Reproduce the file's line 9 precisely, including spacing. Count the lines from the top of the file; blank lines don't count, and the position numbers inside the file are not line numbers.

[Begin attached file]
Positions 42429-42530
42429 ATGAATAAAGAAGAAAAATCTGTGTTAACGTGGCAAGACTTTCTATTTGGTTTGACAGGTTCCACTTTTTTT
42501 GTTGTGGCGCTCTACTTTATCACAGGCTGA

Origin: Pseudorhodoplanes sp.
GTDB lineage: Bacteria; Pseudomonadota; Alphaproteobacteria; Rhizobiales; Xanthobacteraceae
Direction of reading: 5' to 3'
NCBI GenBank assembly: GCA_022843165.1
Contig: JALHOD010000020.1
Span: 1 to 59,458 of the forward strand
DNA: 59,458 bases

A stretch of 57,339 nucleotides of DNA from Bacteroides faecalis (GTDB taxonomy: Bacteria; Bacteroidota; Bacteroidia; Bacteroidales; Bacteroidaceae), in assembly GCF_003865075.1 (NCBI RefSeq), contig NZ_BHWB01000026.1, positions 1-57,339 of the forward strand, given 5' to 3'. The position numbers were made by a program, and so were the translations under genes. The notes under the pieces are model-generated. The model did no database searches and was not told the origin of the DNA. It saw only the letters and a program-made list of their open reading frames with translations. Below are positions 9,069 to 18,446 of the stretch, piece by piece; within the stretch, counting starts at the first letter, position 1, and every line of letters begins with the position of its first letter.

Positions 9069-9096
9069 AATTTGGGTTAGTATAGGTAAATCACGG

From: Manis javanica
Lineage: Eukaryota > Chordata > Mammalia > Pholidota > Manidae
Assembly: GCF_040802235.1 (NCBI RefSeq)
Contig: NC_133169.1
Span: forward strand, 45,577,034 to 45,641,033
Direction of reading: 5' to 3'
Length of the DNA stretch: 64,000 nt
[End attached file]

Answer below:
Span: 1 to 59,458 of the forward strand